An ideal work environment, I think, is not the same as a just one. An ideal work environment would be one featuring small job shops run as partnerships, rather than large, bureaucratic organizations with multiple divisions.
7. What is your definition of labor theory of value?
People mean different things by “value.” Objectively, some things are worthwhile in and of themselves–life, knowledge, friendship, play, aesthetic experience, practical reasonableness, sensory pleasure, peace of mind, self-integration, religion–and some things are worthwhile only as means to or signals of things that are valuable–money, for instance, or emotional satisfaction. But the fact that certain things are objectively valuable doesn’t tell us how to rank them in particular cases–how much it might be sensible to exchange for them monetarily, etc. This will be a function of our subjective preferences and our various commitments. These commitments give us a basis for measuring the significance of various options and deciding how much to pay for them.
How much we are willing to pay for things is “value” in another sense.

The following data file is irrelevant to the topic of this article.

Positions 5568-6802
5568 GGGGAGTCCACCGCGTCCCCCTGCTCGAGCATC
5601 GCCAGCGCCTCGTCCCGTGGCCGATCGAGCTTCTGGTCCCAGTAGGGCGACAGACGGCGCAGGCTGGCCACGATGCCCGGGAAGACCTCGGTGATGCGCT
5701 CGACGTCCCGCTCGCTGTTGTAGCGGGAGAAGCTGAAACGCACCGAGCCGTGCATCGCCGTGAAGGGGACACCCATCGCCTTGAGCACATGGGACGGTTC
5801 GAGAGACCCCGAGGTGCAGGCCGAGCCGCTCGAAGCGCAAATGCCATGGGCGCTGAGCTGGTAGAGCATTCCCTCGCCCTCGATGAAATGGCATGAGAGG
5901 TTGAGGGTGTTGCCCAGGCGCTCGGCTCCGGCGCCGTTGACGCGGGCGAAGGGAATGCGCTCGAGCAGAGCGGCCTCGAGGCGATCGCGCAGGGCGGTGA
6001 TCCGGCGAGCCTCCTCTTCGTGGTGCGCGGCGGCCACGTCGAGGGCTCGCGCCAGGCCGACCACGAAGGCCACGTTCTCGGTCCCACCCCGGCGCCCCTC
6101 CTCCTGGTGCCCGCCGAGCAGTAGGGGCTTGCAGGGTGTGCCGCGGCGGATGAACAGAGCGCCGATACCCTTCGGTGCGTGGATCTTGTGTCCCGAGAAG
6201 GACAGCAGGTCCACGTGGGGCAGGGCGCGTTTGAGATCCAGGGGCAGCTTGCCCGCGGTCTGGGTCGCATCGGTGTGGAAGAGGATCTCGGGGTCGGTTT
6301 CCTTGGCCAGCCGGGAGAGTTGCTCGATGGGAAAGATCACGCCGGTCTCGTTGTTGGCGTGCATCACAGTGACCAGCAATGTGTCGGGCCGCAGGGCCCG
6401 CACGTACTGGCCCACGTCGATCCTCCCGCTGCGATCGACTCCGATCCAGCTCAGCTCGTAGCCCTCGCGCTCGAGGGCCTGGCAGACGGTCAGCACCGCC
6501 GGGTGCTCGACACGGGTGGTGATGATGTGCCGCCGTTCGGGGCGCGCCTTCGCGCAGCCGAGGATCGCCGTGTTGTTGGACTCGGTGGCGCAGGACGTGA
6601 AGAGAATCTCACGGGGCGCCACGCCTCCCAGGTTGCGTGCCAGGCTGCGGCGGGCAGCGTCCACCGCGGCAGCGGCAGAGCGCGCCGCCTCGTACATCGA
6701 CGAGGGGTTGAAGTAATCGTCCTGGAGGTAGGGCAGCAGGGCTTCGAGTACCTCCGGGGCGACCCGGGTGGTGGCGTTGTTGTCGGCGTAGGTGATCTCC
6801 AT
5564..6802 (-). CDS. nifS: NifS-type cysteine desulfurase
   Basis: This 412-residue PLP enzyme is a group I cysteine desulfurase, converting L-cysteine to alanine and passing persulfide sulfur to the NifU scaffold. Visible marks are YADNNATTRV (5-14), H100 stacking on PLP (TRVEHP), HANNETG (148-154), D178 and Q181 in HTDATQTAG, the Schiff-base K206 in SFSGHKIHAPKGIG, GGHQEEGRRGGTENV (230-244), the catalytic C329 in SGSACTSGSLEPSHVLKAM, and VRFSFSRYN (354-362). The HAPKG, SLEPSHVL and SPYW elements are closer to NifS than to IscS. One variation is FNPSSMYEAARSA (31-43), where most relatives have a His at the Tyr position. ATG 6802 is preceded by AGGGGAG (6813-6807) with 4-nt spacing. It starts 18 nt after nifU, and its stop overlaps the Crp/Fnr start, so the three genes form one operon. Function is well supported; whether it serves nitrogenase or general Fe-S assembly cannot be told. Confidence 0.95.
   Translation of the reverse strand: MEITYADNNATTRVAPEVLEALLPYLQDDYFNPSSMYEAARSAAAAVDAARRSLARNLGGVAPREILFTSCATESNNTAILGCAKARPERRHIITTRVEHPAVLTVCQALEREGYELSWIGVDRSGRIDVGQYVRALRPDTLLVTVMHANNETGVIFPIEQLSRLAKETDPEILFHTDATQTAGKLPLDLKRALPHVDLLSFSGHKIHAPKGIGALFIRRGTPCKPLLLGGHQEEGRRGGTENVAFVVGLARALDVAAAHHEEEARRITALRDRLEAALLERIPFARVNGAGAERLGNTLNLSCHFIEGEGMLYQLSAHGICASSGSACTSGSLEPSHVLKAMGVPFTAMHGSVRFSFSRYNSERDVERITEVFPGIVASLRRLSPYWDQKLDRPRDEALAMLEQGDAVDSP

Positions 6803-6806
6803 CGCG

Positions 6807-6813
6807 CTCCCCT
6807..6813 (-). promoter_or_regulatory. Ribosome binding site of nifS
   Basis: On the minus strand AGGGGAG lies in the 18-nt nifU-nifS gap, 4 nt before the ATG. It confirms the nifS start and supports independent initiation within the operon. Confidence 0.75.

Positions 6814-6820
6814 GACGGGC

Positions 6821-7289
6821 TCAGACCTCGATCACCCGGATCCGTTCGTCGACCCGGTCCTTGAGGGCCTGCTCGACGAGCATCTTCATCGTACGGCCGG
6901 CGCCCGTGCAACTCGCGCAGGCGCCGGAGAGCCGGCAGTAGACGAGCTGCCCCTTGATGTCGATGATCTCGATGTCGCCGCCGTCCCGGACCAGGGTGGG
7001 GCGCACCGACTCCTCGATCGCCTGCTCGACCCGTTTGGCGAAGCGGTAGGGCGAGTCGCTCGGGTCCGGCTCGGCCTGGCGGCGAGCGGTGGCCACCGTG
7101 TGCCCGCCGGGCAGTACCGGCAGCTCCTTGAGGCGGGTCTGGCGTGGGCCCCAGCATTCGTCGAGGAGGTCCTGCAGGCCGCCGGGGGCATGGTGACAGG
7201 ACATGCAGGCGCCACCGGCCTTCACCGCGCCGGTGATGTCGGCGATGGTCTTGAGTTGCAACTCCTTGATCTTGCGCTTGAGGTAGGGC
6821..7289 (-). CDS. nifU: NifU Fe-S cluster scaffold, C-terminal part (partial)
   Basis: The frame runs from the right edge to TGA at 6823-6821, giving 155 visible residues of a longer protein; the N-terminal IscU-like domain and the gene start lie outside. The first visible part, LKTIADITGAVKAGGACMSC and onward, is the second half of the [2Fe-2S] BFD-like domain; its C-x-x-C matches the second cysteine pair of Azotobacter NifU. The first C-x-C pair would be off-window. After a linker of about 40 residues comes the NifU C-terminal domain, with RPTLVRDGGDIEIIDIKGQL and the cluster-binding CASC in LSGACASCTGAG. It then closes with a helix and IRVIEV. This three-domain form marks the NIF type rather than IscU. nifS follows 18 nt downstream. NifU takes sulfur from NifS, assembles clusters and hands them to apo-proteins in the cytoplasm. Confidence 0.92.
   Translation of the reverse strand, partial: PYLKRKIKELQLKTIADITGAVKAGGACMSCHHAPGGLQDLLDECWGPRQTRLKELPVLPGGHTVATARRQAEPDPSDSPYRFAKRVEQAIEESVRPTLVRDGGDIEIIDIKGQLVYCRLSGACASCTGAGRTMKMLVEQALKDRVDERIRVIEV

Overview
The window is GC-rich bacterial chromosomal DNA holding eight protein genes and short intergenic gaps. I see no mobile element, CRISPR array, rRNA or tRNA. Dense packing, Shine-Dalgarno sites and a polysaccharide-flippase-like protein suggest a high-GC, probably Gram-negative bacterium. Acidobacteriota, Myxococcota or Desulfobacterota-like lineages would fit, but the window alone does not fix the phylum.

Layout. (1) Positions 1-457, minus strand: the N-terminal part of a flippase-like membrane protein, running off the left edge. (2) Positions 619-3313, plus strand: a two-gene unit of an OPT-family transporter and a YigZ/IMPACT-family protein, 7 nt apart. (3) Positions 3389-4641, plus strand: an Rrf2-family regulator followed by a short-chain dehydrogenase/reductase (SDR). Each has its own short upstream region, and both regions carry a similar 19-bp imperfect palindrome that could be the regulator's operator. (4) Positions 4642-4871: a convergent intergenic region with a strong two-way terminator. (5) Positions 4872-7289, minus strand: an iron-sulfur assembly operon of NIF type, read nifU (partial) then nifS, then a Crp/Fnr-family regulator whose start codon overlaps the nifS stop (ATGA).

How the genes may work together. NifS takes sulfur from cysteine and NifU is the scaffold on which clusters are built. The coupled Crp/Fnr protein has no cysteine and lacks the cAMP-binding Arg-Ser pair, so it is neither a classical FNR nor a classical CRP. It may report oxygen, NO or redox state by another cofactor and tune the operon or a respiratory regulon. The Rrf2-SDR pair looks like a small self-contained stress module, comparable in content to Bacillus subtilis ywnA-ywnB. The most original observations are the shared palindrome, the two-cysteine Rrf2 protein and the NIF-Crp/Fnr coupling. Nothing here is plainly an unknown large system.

Price formation obviously reflects this kind of valuation. The valuation that leads to price formation is subjective, that is, it’s a function, again, of our preferences and commitments.
A labor theory of value is often thought to be a theory in accordance with a particular subset of the inputs leading to the creation of a particular good or service is understood as constituting or generating its value. But in what sense is this the case? Objective value isn’t a function of inputs, per se (there are some exceptions, having to do with the role of certain things in constituting our identities): a painting that is cheap to make can yield the same æsthetic experience as one that is expensive to make. And subjective value isn’t normally a function of inputs, either: the nature of my preference a given good or service is, again, a function of my subjective set, and the contents of that subjective set needn’t have much of anything to do with the inputs leading to the availability of the good or service.